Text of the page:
When deciding to create a company, one always comes up against the choice of legal form. While an LLC and an SA have many similarities, there are still points of divergence that it would be important to compare in order to make the best possible decision. In the case of a small project, it is better to opt for an LLC-type structure.
For starters, the most notable difference concerns the number of shareholders. Indeed, an SARL can be created by a single person and will rather be named EURL. For an SA, on the other hand, a minimum of 7 partners is required. In addition, if no shareholder limit is set for SAs, the LLC can only have 100 at most. For the creation of an SA, it is imperative to have a minimum capital of CHF 50,000. For an LLC, there is no obligation regarding the starting capital.
An LLC can receive contributions in cash as well as in industry or in kind. On the other hand, it is forbidden to make contributions in industry in an SA. The latter is stricter concerning the assessment by a contribution auditor on contributions in kind. Assets contributed to an LLC will not necessarily be subject to this type of valuation if none of the assets has a value greater than CHF 20,000 or if the total contributions in kind do not exceed half of the share capital.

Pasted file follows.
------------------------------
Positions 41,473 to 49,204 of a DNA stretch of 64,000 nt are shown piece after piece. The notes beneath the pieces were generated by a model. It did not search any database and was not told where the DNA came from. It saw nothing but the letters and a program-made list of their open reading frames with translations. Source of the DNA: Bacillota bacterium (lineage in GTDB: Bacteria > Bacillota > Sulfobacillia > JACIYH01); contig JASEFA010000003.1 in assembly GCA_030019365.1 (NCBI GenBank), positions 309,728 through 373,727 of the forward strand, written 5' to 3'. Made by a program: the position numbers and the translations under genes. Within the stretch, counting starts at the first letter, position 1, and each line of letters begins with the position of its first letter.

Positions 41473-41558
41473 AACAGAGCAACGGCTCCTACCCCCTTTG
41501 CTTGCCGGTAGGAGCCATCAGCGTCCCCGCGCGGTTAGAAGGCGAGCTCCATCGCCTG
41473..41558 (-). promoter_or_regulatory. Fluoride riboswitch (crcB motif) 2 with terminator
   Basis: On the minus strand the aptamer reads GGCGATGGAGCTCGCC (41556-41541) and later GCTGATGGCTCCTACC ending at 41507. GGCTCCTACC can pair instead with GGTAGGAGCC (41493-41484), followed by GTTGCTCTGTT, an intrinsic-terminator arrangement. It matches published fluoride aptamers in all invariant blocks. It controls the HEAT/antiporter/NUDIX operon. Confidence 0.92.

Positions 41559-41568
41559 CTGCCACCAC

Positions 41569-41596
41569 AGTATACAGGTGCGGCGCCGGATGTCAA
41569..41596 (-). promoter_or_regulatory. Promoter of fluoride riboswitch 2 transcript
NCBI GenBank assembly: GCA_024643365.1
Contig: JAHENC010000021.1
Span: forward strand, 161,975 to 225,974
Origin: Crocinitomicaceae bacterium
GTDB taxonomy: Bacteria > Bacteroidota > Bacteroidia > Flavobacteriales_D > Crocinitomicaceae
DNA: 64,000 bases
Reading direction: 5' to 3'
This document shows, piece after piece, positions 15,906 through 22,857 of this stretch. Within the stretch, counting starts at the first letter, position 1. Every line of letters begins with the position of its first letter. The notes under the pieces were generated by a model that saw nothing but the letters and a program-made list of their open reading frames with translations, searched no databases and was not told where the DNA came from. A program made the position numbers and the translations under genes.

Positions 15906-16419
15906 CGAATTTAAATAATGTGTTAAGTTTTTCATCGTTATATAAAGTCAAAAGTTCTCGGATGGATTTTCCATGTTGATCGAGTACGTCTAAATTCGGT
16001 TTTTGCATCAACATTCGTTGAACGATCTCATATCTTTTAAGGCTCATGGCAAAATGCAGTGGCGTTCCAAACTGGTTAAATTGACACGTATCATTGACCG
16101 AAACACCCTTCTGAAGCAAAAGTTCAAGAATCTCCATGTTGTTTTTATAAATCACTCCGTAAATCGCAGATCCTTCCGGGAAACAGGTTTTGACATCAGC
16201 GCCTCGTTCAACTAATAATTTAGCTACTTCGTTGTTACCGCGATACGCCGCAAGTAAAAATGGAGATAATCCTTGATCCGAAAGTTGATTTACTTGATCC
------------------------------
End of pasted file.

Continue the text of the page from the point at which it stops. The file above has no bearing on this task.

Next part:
With regard to the taxation on profits, the two types of legal forms follow the same regime. This means that LLCs and SAs are liable to corporate tax by default. It is possible to take the temporary option for 5 years for the partnership regime. SARLs made up of members of the same family may benefit from a special regime allowing them to benefit permanently from the regime of partnerships.
There is a major difference between the social status of the manager of SA and SARL. A manager of SA will necessarily be considered an employee while for an LLC, it will depend on its percentage of ownership in the company. Thus, the latter could be assimilated as an employee or a self-employed person. Regarding the functioning of the company, it should be noted that that of the SA is much heavier than that of the SARL. In the latter, the manager is responsible for management decisions and the shareholders’ meeting will take important decisions such as amending the articles of association. For SA, there are multiple internal bodies, headed by the board of directors.
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